17th October 1999
Why is it not possible to agree on basics before an election?
|The President's intention appears to hold the presidential
election and the parliamentary election even without reaching a general
agreement on a solution to the ethnic crisis, to say nothing of effecting
such a solution. She says that it is necessary to have a mandate from two
thirds of the members of parliament for a solution to the problem and because
the opposition would not support her 'package', there is no other alternative
but to go for an election asking for a two thirds majority in parliament.
It is impossible to assume that the President is unaware of the fact that under the existing system of proportional representation, it is not easy for anyone to get the absolute support of two thirds of the members of parliament or even the co-operation of two thirds. In the time of the UNP its leaders allowed this problem to fester without offering a solution to it. The leader of the PA, pretending to be genuinely interested in a solution, in a different way, allowed the problem to fester further.
Whoever may win at the coming elections, what will happen will be the same as that which has already happened. Like worms feeding on a wound, these political parties too subsist not on solving problems but on making them more complicated.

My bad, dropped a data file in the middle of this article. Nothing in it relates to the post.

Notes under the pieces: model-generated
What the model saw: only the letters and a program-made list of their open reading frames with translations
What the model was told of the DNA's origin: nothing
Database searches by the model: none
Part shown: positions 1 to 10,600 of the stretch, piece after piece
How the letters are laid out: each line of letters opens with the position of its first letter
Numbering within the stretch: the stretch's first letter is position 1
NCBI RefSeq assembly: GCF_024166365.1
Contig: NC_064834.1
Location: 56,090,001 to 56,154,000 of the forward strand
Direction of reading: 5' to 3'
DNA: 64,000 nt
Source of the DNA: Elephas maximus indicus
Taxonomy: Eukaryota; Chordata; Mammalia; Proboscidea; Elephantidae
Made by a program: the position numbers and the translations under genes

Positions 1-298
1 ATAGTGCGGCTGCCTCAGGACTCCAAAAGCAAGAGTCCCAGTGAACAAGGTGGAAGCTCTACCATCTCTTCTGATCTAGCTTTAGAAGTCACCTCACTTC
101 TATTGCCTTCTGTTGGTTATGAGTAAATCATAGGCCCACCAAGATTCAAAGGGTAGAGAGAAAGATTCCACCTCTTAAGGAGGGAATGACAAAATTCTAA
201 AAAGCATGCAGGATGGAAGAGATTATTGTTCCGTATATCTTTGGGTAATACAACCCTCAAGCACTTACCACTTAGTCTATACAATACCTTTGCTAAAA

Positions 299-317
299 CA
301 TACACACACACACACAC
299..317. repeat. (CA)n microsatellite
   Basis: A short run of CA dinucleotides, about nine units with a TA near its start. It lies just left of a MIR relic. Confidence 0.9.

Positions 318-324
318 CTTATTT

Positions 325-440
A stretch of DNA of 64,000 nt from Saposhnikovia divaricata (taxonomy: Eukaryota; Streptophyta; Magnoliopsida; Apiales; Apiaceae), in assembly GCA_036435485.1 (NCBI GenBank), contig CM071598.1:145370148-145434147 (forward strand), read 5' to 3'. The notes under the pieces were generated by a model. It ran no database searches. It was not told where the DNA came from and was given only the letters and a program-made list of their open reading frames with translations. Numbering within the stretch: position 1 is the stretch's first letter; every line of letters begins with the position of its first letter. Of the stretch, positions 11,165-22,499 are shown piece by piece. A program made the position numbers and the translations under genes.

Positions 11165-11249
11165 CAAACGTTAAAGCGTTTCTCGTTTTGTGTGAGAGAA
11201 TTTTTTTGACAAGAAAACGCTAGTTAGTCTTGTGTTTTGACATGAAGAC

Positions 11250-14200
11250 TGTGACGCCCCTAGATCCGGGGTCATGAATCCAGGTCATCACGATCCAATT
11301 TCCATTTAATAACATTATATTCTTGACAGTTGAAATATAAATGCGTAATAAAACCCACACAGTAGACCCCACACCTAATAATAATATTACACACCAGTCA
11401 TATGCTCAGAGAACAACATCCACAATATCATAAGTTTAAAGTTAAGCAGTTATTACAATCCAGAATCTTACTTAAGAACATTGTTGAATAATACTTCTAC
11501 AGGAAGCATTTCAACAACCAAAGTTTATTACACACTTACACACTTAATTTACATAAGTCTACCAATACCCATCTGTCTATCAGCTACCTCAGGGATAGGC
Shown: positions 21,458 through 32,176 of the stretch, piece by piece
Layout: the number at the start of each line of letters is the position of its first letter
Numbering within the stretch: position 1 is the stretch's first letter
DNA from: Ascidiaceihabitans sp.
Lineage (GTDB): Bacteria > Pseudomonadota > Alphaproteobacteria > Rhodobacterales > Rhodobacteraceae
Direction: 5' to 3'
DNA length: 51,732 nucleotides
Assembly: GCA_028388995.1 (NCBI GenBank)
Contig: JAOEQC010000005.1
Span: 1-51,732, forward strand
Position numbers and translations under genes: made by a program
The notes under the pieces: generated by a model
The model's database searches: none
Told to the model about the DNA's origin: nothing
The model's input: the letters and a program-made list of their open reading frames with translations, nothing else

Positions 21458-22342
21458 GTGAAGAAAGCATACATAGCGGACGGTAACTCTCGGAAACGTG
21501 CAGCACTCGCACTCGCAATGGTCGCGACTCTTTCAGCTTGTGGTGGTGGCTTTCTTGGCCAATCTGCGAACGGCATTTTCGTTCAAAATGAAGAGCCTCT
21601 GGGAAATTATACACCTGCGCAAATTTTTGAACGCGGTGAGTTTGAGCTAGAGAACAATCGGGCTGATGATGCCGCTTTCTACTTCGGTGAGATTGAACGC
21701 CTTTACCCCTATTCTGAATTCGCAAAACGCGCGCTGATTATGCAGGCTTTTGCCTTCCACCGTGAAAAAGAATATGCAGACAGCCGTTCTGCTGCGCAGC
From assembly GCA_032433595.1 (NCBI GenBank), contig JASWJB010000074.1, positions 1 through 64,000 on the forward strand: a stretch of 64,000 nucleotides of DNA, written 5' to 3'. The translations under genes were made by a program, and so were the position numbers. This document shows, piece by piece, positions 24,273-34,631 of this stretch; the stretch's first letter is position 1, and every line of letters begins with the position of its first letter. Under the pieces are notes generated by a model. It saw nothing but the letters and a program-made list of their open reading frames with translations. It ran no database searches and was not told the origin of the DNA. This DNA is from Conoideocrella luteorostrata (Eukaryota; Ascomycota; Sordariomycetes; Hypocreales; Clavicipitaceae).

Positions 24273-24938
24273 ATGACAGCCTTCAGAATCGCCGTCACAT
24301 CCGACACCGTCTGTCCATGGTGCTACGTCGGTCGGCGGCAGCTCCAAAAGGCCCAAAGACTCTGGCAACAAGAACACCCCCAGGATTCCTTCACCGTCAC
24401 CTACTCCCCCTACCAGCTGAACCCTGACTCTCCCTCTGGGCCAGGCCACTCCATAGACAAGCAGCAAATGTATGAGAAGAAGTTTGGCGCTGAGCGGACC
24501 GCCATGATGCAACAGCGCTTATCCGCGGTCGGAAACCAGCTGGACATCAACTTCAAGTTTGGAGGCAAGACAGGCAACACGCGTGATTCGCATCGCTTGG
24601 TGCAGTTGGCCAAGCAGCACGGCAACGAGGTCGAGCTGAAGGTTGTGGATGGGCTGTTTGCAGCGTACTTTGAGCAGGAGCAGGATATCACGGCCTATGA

Although the existing crisis is described as an ethnic crisis, it is more correct to call it a general socio-political crisis arising from the collapse of the social acceptance for the existing consensus for the present political system. Absence of an agreement among ethnic groups may be a main feature of it visible on the surface. This lack of agreement is percolating to religious groups too.
In any democratic political system the ultimate power should reside in the people. The people vest their sovereign power for a specific period in a group of representatives elected from amongst themselves and the council consisting of those representatives of the people is considered to be the legislature.